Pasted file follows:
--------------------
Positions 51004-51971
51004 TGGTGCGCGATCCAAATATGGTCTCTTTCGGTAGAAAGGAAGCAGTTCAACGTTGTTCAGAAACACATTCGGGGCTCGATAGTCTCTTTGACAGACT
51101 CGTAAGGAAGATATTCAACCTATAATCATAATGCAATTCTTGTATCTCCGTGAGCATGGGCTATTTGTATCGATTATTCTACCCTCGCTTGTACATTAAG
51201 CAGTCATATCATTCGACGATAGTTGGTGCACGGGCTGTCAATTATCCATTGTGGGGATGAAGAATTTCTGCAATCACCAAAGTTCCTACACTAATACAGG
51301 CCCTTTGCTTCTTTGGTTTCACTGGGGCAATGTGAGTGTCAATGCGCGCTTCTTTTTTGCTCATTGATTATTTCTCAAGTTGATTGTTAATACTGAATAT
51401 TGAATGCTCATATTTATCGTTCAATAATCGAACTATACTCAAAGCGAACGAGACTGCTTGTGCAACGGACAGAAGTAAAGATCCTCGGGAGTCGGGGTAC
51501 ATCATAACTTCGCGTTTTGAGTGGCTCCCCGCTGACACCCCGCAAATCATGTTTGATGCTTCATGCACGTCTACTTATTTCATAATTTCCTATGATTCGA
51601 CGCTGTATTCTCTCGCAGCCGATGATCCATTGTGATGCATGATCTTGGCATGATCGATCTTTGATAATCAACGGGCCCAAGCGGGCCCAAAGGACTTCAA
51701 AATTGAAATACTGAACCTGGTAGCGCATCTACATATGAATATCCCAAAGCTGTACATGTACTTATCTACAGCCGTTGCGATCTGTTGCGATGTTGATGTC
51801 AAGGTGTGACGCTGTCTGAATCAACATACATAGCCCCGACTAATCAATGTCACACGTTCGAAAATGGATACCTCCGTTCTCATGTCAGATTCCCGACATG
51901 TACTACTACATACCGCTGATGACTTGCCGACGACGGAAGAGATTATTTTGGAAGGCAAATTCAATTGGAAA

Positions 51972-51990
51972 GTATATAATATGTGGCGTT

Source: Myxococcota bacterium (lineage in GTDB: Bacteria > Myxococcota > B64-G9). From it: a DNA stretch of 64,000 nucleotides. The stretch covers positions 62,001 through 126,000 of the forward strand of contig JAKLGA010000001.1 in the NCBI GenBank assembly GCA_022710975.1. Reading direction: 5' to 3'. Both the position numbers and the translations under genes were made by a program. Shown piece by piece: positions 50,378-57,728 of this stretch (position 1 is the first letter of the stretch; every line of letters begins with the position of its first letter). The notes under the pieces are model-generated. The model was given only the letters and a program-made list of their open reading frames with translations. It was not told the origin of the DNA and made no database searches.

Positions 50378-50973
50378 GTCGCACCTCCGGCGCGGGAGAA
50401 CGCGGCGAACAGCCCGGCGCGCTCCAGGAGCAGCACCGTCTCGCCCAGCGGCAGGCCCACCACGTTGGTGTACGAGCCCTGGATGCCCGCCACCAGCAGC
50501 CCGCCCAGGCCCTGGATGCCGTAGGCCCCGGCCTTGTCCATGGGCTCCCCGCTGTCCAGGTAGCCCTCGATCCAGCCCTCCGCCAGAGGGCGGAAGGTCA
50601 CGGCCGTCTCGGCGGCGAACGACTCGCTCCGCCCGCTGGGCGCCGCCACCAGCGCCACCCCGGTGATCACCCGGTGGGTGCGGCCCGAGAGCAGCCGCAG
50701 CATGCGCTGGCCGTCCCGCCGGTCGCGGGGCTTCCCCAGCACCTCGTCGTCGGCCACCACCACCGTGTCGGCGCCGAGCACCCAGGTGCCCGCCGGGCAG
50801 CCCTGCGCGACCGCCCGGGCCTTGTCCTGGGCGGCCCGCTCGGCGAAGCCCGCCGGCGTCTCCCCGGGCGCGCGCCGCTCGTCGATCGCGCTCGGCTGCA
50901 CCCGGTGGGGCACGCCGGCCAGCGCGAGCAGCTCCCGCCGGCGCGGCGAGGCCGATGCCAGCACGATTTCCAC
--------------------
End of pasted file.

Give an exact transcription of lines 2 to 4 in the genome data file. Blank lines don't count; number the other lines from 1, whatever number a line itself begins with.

51004 TGGTGCGCGATCCAAATATGGTCTCTTTCGGTAGAAAGGAAGCAGTTCAACGTTGTTCAGAAACACATTCGGGGCTCGATAGTCTCTTTGACAGACT
51101 CGTAAGGAAGATATTCAACCTATAATCATAATGCAATTCTTGTATCTCCGTGAGCATGGGCTATTTGTATCGATTATTCTACCCTCGCTTGTACATTAAG
51201 CAGTCATATCATTCGACGATAGTTGGTGCACGGGCTGTCAATTATCCATTGTGGGGATGAAGAATTTCTGCAATCACCAAAGTTCCTACACTAATACAGG